Griffin found a safer outlet for her musical ambitions in the school orchestra, where she played flute for five years. She wanted to switch to the saxophone after that because the flute "didn't have a big enough voice." But the school didn't have an extra sax available, and Griffin's financially struggling parent couldn't afford to buy her one. So she began singing and writing songs in her bedroom, and in her late teens joined an amateur band in which she explored her rock-chick side by singing Pat Benatar songs.
After graduating from high school, Griffin moved to Florida and waited tables for a while, then relocated to Boston in her early 20s. "I told people I was gonna go to college," she says, "but I never did." Instead, she got another waitressing job, and at 24 married one of her co-workers. The marriage dissolved about four years later but Griffin says that her ex-husband's encouragement played a key role in her decision to pursue a professional career as a singer-songwriter.
"He thought I had a gift musically, and he was one of the first' people in my life to point that out," Griffin says. "He was really adamant about it. But it wasn't possible for him to be a mentor because, we were trying to have a relationship, . . . I guess I really shouldn't talk about that though. It's kinds deep down there, and I should leave it alone until I figure it out-when I'm about 60."
Predictably, making the transition from performing her songs in her room to performing them for live audiences wasn't easy. "The first time I went onstage alone, I couldn't get a note out-I was literally squeaking," she recalls. Her confidence grew, though, as her gigs drew increasingly large and enthusiastic crowds.
"For me, performing is really an excuse to just let it all hang out," Griffin says. "When you're onstage, people aren't really sure if they're seeing you or a character that you're playing. That gives you alot of freedom to sort of move around and be whatever you'd like to be. You can really grow from that experience."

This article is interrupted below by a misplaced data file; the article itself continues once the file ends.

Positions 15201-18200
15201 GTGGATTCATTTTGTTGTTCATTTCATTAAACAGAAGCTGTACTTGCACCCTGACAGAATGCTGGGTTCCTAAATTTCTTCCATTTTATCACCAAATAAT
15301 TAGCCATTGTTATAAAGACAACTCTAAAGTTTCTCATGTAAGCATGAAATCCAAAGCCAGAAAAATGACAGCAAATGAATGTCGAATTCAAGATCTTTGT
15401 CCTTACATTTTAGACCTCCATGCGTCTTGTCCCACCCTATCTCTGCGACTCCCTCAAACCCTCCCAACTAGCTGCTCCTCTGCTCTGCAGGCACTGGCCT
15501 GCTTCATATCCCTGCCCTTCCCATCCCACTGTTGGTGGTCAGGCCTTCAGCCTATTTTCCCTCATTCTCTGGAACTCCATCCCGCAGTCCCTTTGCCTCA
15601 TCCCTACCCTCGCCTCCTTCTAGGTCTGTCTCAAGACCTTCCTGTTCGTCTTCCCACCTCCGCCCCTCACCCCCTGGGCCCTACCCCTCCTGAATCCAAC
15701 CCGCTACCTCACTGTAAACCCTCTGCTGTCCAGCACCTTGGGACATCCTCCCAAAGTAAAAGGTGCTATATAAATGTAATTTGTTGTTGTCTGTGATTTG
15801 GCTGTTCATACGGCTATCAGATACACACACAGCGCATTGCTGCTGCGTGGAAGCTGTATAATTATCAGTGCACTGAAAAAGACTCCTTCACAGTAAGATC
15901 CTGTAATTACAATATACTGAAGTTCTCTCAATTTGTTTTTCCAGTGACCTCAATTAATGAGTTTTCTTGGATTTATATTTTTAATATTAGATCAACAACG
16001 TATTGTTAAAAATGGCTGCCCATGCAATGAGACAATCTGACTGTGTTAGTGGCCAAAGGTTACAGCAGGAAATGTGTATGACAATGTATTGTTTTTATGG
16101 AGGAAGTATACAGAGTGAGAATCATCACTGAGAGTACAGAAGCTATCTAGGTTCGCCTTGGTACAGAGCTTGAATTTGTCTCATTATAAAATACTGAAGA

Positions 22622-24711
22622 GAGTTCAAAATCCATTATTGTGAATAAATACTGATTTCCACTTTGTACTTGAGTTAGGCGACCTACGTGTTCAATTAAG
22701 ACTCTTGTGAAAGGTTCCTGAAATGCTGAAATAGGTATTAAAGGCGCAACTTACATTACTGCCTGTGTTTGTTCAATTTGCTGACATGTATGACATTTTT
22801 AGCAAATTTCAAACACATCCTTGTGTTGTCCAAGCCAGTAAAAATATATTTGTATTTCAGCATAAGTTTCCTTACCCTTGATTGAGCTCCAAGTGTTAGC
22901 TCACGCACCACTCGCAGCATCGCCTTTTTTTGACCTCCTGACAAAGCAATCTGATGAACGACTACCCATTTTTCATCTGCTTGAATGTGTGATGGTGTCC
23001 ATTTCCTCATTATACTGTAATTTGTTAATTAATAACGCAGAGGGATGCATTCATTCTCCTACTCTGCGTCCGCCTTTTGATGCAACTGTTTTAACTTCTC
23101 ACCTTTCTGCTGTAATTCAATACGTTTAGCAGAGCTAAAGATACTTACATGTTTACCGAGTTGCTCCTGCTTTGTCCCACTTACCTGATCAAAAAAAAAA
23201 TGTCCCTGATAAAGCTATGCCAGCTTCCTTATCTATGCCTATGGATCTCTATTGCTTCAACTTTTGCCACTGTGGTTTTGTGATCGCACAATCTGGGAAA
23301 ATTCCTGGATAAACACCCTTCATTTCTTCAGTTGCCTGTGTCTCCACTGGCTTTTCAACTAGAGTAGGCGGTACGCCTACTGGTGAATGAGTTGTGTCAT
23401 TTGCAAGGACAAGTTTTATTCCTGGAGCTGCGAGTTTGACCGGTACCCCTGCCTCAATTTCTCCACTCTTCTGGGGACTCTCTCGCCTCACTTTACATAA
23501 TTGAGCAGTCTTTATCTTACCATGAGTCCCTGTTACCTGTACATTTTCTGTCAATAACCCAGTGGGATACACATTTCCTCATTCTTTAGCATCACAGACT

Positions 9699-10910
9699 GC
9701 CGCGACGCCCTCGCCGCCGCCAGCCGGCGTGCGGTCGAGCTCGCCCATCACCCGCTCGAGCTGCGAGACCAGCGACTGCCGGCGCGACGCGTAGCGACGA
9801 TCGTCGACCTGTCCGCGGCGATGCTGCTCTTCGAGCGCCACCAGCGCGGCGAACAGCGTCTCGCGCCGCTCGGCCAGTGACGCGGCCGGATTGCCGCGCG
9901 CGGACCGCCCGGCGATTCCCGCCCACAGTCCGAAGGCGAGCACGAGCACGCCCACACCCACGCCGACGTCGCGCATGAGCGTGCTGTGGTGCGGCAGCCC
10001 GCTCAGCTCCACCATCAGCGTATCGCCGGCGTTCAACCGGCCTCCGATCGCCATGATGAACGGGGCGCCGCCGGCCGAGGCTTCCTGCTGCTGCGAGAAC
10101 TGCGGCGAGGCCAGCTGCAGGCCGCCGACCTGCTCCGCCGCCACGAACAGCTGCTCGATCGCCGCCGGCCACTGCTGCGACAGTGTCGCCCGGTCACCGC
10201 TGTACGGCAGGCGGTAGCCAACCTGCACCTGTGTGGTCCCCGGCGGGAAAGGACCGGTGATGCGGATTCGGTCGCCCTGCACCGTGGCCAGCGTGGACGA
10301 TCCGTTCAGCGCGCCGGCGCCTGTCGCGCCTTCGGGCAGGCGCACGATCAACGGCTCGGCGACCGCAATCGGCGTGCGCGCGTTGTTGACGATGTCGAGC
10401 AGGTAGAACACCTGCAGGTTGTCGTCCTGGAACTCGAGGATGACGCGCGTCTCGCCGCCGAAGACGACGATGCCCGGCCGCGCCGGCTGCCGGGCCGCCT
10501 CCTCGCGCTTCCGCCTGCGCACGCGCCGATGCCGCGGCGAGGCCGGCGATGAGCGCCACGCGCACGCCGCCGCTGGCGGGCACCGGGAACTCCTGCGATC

In 1993, Griffin signed with A&M Records and began recording the material that would end up on "Living With Ghosts." At first, the label teamed her with a producer and several supporting musicians. But when it became clear that she was more comfortable working in relative solitude, she was allowed to do so. The stripped-down tracks Griffin eventually handed to her record company to release actually didn't differ much from her original demos.
"It was clear to us as Patty recorded this record that the songs just work best this way," says Al Cafaro, president of A&M. "And early reaction to the project has been very positive, so I feel like we have legitimate opportunity to go beyond what might have appeared to be our limitations. We're kind of bullish right now. We feel like she's gonna win some fans, and we're gonna sell some records. And how she will evolve in the future will depend on her particular vision."
At the moment, Griffin says she has no set ideas about how that' vision will change or expand. The one thing that this shy artist with a fierce need for self-expression is sure of is that she wants to take more chances in the future. "The way I perform best right now is solo," Griffin says. "But there are so many wonderful records out there made by bands. I'm gonna try like hell to branch out. But I've got to be patient with myself and to let myself figure things out."
Chicago Sun Times 10/18/96
Griffin's music maps
out lifes' hills and valleys
by Jae-Ha Kim
There is nothing excessive about Patty Griffin. She travels light. Her voice and guitar are the only baggage she brings onstage.
And the voice, pristine and sometimes fragile, conveys the strength and conviction of someone who has lived a full life with just enough sorrow to balance the joyous times.